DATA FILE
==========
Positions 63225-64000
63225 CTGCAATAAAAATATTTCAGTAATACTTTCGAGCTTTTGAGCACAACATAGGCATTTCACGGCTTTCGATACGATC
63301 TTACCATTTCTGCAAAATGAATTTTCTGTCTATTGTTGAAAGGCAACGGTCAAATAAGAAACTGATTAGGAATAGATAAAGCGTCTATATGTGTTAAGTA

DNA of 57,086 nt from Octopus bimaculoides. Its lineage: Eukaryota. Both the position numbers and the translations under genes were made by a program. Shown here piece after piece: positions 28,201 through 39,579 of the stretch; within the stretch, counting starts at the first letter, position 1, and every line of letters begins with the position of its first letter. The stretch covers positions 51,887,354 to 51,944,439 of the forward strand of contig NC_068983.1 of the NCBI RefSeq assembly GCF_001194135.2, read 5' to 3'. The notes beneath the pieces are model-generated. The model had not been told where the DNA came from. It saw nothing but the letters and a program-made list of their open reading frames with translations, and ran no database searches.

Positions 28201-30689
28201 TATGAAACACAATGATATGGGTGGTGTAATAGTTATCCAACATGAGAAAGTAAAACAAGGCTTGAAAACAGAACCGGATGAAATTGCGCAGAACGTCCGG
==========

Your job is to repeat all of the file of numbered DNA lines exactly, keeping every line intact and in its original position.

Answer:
Positions 63225-64000
63225 CTGCAATAAAAATATTTCAGTAATACTTTCGAGCTTTTGAGCACAACATAGGCATTTCACGGCTTTCGATACGATC
63301 TTACCATTTCTGCAAAATGAATTTTCTGTCTATTGTTGAAAGGCAACGGTCAAATAAGAAACTGATTAGGAATAGATAAAGCGTCTATATGTGTTAAGTA

DNA of 57,086 nt from Octopus bimaculoides. Its lineage: Eukaryota. Both the position numbers and the translations under genes were made by a program. Shown here piece after piece: positions 28,201 through 39,579 of the stretch; within the stretch, counting starts at the first letter, position 1, and every line of letters begins with the position of its first letter. The stretch covers positions 51,887,354 to 51,944,439 of the forward strand of contig NC_068983.1 of the NCBI RefSeq assembly GCF_001194135.2, read 5' to 3'. The notes beneath the pieces are model-generated. The model had not been told where the DNA came from. It saw nothing but the letters and a program-made list of their open reading frames with translations, and ran no database searches.

Positions 28201-30689
28201 TATGAAACACAATGATATGGGTGGTGTAATAGTTATCCAACATGAGAAAGTAAAACAAGGCTTGAAAACAGAACCGGATGAAATTGCGCAGAACGTCCGG